In an effort to accelerate the growth of its popular gaming console Playstation 2 in India, Sony Computer Entertainment has tied up with 13 Indian game developers to produce Indian games that could be priced lower than the existing Rs 499 per title.
Atindriya Bose, country manager (Playstation), SCE, said game developers such as Indiagames, Trine, DQ Entertainment, Dhruva will be working with the company to produce games that could be marketed both in local and international markets.
The company will also introduce the use of motion-sensing technology, made popular by Nintendo Wii, to PS2 game developers this year.
Using Eye Toy technology, a colour digital camera device similar to a webcam, Sony hopes to extrapolate eye movement, gesture recognition, and more complicated finger movements used in game-playing.
According to Zeno Colaco, vice president (publisher and developer relations), "PS2 users will get the best out of their machines with games based on our motion-sensing technology."
Globally, Sony is expected to launch 150 titles for PS2 alone. The 2008 FICCI report on Indian Media and Entertainment Industry reveals that the local gaming industry garnered Rs 270 crore (Rs 2.7 billion) at the end of 2007 - up 32 per cent from Rs 205 crore (Rs 2.05 billion) in 2006.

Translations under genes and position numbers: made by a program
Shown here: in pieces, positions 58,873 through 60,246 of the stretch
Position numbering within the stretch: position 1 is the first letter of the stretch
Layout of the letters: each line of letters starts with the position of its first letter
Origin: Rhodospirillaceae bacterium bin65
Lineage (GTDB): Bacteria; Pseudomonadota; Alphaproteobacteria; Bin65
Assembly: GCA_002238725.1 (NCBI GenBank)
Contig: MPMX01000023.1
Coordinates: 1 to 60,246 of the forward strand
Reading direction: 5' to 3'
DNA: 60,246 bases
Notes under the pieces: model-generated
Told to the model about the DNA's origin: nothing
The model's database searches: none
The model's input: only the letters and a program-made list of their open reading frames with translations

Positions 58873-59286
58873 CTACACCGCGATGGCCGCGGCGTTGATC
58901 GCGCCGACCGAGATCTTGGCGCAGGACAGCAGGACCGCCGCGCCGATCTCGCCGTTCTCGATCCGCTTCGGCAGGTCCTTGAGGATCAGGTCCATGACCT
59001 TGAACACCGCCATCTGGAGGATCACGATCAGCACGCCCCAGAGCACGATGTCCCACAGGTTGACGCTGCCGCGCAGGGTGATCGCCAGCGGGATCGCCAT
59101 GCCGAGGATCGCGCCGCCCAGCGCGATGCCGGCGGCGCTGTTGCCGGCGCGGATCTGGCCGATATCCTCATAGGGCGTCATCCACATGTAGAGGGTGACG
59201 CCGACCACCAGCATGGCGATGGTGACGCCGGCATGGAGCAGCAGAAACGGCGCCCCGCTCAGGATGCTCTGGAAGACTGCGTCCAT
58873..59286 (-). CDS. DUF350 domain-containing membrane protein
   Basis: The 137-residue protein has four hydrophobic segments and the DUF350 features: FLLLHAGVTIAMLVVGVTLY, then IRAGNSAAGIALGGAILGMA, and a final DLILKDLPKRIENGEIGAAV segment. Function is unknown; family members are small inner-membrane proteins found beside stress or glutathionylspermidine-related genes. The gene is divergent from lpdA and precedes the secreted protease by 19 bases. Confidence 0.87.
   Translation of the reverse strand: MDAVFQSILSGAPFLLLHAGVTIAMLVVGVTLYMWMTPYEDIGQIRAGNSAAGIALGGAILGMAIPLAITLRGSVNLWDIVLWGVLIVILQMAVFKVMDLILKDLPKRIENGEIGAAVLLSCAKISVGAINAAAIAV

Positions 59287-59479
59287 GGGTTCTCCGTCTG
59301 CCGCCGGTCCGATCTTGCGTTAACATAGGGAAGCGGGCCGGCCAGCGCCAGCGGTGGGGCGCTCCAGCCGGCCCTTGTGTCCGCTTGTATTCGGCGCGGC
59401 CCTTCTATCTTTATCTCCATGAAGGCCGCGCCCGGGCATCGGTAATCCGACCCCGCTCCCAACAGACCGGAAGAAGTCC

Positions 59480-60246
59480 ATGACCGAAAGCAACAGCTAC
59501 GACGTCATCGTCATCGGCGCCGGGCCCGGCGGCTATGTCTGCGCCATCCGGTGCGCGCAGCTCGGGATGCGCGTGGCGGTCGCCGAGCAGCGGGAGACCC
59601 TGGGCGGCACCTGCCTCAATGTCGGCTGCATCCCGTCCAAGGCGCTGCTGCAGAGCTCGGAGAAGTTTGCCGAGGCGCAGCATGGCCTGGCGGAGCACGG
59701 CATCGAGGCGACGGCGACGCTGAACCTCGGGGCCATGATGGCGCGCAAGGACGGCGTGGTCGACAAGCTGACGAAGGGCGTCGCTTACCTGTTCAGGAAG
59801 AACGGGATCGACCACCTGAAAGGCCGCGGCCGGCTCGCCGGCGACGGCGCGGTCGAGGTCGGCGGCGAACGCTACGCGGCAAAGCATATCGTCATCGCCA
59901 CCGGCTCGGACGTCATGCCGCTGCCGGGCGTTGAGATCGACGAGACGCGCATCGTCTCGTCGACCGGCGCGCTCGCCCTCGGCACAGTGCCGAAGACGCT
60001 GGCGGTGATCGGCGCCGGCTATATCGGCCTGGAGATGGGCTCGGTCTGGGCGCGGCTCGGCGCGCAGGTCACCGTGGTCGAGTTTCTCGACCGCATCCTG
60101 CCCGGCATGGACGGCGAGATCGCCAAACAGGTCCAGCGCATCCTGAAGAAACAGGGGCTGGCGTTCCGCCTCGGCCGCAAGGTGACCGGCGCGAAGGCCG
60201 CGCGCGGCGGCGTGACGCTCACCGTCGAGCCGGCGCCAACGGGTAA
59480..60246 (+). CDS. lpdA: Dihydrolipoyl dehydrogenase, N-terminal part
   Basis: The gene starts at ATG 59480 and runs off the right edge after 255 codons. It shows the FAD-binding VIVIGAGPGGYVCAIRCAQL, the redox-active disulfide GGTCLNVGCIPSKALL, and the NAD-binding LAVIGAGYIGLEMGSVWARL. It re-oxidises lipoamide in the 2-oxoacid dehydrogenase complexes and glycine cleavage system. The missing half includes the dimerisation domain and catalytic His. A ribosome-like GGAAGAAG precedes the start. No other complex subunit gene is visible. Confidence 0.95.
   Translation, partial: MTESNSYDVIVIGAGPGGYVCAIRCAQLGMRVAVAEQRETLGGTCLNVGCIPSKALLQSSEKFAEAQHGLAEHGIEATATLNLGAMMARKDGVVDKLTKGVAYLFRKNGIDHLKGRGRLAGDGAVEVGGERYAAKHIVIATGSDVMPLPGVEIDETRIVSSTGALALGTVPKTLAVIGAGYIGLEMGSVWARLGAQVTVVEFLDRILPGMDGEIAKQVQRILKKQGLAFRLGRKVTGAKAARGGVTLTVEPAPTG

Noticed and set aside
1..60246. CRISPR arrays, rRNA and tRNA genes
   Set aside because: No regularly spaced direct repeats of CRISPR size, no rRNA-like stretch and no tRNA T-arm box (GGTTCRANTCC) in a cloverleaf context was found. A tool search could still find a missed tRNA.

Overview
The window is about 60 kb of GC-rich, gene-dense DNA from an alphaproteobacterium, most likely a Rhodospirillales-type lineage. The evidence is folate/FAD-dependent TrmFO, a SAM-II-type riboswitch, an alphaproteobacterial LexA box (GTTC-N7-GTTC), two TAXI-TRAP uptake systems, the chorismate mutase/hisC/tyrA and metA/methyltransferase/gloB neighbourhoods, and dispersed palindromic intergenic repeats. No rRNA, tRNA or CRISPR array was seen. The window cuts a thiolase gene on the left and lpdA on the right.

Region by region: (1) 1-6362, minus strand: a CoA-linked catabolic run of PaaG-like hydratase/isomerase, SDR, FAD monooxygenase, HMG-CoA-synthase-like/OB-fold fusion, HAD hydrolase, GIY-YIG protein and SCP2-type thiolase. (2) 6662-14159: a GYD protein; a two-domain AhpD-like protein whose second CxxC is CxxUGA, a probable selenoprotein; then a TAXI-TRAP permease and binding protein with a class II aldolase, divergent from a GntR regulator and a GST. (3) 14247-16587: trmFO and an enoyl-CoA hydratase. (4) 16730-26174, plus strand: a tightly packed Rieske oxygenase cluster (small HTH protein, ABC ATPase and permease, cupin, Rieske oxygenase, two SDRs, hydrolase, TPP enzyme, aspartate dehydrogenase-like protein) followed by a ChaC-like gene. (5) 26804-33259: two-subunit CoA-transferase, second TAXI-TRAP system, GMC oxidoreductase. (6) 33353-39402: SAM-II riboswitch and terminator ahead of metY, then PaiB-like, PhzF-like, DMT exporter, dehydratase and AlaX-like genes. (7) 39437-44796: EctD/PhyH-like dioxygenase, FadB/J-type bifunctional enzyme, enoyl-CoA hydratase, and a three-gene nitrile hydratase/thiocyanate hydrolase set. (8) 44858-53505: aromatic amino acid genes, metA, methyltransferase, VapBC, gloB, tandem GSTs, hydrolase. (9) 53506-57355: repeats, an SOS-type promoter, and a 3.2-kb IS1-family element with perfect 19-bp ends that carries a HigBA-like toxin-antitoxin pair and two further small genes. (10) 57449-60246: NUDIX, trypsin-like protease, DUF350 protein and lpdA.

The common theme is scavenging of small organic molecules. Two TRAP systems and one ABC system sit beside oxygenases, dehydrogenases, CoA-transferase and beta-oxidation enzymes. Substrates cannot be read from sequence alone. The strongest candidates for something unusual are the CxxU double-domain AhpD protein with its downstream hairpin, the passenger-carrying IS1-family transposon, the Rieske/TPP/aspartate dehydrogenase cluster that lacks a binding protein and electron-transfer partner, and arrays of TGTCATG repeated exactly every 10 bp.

Realising that PS2, available at Rs 7,000 and game titles at Rs 499 -- would continue to drive SCE's India sales, the company is leaving no stone unturned to encourage local game development.
The installed base of the eight-year-old PS2 is estimated to be 3,25,000 in India alone which continues to grow while PS3 sells 1,200 units per month.
SCE has already announced the launch of a PS2 game based on Hanuman, along with Aurona Technologies, a Pyramid Saimira group company. The game marks Sony's foray into country-specific titles for the fast-growing market for PS2 in India.
The two companies might develop possible sequels for the title. Sony is increasing the development and publishing support to the Indian market through technical assistance locally, Internet-based support through the renowned DevNet, long-term development tool loans and other financial incentives.
Colaco said, "We are supporting the game developers by lending them developers kit (worth around Rs 3,17,000) at subsidised rates. Such special pricing helps the game developers in breaking even as it brings down the cost of game development."
Looking to create games based on Bollywood, mythology and culture, Colaco feels these can be marketed well in international markets, which have a large Asian population.